(Feb. 13) CORAL GABLES, Fla. — Four months after Europe’s top banana marketer bought into it, Turbana Corp. is expanding into new commodities and eyeing other products — and other companies.
“The opportunities are there. What we have to do is choose the right ones because we want to do things right,” said Juan David Alarcon, Turbana’s chief executive officer.
A recent move by new partner, Fyffes, for example, could broaden Turbana’s offshore melon deal. Dublin, Ireland-based Fyffes took ownership of half of Turbana last September. On Feb. 8, Fyffe’s announced it had acquired a 60% share in Nolem SA, the largest melon exporter in Brazil.
“They are one of the world’s largest melon producers,” Alarcon said. “They have a distribution network in Europe. We are looking for alliances. When we brought Fyffes into the picture, we were looking for a strategic partner. Now we see something has happened.”
Brazil has a small October and November window for shipments to the U.S., Alarcon said. The melons, which will be packed under the Fyffes label, will lengthen Turbana’s December-to-spring deal, he said.
Turbana also recently struck a sourcing deal for Costa Rica cantaloupe.
Turbana’s first boatloads of cantaloupe arrived Jan. 15 at Turbana’s Freeport, Texas, and Bridgeport, Conn., ports.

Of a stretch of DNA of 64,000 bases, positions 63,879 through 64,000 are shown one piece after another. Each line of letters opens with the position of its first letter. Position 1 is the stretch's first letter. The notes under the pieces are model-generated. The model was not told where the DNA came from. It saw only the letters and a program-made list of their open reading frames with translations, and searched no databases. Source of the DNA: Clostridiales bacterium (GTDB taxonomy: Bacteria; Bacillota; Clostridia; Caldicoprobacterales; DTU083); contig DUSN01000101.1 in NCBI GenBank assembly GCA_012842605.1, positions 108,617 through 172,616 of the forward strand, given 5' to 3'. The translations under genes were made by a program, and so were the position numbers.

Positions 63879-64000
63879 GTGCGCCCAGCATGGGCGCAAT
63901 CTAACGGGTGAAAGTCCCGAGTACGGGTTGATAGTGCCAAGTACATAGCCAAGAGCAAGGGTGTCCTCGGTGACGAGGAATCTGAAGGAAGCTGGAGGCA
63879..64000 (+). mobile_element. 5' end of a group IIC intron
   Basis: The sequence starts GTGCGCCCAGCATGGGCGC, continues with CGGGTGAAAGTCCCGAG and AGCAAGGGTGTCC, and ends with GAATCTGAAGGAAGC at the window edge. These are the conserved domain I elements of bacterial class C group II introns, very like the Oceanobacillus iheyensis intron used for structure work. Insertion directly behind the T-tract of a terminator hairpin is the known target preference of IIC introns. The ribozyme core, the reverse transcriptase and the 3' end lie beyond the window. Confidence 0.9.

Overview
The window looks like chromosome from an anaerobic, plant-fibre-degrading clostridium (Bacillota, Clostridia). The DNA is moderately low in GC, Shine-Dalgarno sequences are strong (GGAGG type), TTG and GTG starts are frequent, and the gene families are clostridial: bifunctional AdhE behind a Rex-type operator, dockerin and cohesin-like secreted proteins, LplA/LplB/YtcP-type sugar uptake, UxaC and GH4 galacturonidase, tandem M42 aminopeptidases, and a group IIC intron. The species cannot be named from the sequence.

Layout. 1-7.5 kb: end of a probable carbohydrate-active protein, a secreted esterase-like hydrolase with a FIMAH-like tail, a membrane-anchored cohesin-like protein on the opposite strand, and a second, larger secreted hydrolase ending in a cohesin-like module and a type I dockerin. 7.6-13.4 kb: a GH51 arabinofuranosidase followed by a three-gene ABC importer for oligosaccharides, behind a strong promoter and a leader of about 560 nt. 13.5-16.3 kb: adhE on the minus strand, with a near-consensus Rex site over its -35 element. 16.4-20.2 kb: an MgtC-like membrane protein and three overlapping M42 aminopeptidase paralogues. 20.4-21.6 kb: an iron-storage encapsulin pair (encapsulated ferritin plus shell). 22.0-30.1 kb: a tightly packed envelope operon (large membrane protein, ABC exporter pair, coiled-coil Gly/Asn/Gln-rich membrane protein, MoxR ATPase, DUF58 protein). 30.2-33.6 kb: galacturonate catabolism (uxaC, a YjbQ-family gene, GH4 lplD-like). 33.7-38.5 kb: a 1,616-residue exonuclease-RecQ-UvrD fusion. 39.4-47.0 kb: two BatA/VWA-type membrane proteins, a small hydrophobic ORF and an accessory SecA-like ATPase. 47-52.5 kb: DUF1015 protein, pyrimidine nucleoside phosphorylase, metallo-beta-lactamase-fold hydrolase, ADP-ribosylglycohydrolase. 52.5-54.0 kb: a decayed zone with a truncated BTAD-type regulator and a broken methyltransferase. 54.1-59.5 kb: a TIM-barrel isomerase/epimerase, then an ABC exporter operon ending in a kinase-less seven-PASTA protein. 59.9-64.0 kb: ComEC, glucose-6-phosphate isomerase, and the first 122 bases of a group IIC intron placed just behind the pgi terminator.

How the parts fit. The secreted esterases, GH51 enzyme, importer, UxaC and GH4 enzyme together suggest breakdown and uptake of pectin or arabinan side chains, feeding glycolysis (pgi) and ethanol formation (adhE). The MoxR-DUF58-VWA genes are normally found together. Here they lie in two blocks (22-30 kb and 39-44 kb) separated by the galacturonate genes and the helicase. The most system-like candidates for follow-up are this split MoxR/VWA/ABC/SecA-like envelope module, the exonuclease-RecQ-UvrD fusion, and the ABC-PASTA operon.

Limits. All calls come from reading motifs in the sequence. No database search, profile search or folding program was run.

Turbana started shipping honeydew — which started Jan. 1 — from Panama last year. Turbana’s Central American melons run through the end of March. The cantaloupe and honeydew will be packed under the Fyffes label.
BIGGER TURBANA, FOOTHOLD FOR FYFFES
Turbana, the U.S. marketing arm of the Uniban SA cooperative, Colombia’s biggest exporter of bananas and plantains, sees itself becoming a larger company, not only in bananas but also in other fruits from its Central American and South American production sourcing region. Turbana also wants to acquire other companies in its North American and European distribution region, Alarcon said.
“We want to buy other companies that are leaders and have good programs that we can bring into the Turbana network,” he said. “By 2010, we will be a totally different company.”
Brian Bell, a Fyffes spokesman, said the move for Turbana gives Fyffes a foothold in marketing its products in the U.S. through an established player.
”This is an initial step for Fyffes to re-enter the U.S. market,” he said. “The main brand promotion activity to arise from it will relate to Fyffes Gold pineapples.”
The deal, he said, leverages the Fyffes’ 30-year relationship with Uniban.
“Turbana is a well-established brand in the U.S. market, one of the largest suppliers after Dole, Chiquita and Del Monte,” Bell said.